All ready to go...
All ready to go…

The move itself was a bit of a pain, mainly fitting all my clothes into my car. Who knew I had so much stuff? It’s taken a while to sort out my room how I like it, and not sure it’s there yet but time will tell. Living in the countryside and moving to the city, I will have to get used to shutting the curtains after getting out of the shower. Given a few surprises to a couple of pedestrians already!

The new room...
The new room…

The move is the start of the next chapter in my life I guess, having lived in Brighton two weeks at the time of writing this… I can safely say I’m going to enjoy it here. My liver might not, but my mind will.

Shout out to my parents for putting up with my for the last 24 years, no easy task. Shout out to Carl and Marc who will have the unfortunate task of having to live with me for the foreseeable future. I wish you all the luck in the world, you’ll need it.

The Boys
The Boys

Week 36: The Colour Run

Dubbed the happiest 5k in the world, my first day living in Brighton, involved being covered in paint and dancing until the sunset.

3 flatmates
3 flatmates

There are only two rules for this event, dress in white and have fun. It’s pretty much impossible not to abide by these rules, as they atmosphere kind of takes over. Running with my new flatmates, we turned up in our white kit and ended up as multicoloured messes. In hindsight, I wish I wore running trainers instead of vans, but myself and my ankles managed to get through. In more hindsight, I wish I didn’t chuck my plain white tee in the wash with the paint covered t-shirt. Pink T-shirt anyone?

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The colour run is an event I hadn’t even heard of before doing it, but I must say, there is something about getting covered in paint that makes you lose all care in the world. Even if you can’t see or breath for the first few seconds after getting caked in paint. It’s not hard to see why they dub this the happiest 5k in the world.

The event was a timely reminder, however, of how unfit I am ,as I struggled through 5km in 29 minutes. It’s things like this though, that encourage participation from all walks and ages, that will get people active. Plus who doesn’t want a paint party to end?! I’d have probably been sitting on the sofa had I not being doing this.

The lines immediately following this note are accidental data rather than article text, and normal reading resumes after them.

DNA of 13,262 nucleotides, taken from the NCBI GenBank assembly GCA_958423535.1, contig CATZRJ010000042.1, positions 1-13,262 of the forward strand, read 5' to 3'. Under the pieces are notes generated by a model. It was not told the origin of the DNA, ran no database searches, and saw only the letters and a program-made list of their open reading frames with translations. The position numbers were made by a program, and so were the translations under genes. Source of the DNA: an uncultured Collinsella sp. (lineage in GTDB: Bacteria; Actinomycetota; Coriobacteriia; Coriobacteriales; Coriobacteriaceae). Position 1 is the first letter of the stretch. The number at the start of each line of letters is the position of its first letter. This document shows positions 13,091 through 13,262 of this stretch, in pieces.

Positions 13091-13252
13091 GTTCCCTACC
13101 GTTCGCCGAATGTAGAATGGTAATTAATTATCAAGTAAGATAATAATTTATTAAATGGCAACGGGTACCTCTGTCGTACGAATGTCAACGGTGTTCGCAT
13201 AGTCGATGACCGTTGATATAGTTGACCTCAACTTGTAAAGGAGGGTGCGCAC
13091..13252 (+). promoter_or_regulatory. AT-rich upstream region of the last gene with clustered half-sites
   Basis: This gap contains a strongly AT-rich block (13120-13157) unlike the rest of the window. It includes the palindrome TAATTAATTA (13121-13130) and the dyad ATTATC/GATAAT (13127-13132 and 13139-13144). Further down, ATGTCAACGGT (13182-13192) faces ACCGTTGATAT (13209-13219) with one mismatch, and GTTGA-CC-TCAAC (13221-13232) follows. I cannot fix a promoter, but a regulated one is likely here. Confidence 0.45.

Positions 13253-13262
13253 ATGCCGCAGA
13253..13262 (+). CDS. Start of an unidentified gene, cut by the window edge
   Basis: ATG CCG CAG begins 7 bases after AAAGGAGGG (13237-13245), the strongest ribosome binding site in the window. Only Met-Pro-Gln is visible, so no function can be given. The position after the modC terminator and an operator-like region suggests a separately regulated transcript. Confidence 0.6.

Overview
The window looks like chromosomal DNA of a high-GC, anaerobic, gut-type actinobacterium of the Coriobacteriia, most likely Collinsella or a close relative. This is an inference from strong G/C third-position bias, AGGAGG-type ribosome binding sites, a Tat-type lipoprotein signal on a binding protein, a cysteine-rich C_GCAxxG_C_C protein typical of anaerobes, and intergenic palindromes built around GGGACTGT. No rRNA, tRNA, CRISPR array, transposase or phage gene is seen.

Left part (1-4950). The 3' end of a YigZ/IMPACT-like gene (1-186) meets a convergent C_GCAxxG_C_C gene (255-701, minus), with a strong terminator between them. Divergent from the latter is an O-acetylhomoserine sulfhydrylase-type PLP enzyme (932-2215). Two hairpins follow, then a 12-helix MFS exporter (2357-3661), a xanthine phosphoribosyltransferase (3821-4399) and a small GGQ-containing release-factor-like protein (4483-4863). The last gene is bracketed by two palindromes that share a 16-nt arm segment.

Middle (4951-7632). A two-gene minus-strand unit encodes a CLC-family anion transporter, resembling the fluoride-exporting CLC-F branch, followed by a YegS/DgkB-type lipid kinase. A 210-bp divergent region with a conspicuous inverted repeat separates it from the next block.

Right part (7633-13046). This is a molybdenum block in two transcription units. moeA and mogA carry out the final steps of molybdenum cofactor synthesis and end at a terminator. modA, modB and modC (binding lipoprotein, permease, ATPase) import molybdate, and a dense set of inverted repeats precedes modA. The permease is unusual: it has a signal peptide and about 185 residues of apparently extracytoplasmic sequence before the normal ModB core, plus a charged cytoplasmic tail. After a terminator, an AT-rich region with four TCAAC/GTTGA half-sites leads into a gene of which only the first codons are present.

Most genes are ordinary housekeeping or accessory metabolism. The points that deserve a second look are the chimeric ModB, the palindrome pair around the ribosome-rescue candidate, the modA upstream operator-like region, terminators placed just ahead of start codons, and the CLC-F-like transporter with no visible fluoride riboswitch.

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On the back of the colour run, and volunteering for the Brighton Marathon, I have entered myself into the 2016 Brighton Marathon. Ambitious I know after only just completing 5km. Oh well, wish me luck.

This video describes the event better than I could ever put into words…

 

Week 35: Sleeping Rough

This week I left the warmth of my four walls that I call a home, and swapped my double bed for a cardboard box for the night, as I attempted to sleep rough as a homeless person would.

My bed for the night
My bed for the night

I was originally given the idea from an old colleague of mine, James. At the time, I was really up for it, but speaking to my mother, she was concerned of my safety. Being the mummy’s boy I am, I didn’t want to frighten her. However, when told about The Seaview Project organising a big sleep out, I was all over the idea.

Homelessness is something that saddens me. I was once called on a night out a “run of the mill, middle class, white kid” by a nice gentleman. He probably wasn’t far off the mark. The truth is, I couldn’t even begin to imagine life without a home, warmth, friends, family and safety. I was hoping this sleep out with give me a tiny insight in the life of being homeless (In reality, it didn’t even touch the surface).

The sleep out took place in Hastings old town and would start at 10pm all the way through to 7.30am. I was fortunate enough to have 6 layers, gloves, a sleeping bag and an amazing hat, donated by my mate Jake… This is probably more than lots of homeless people would have.

Layered up!
Layered up!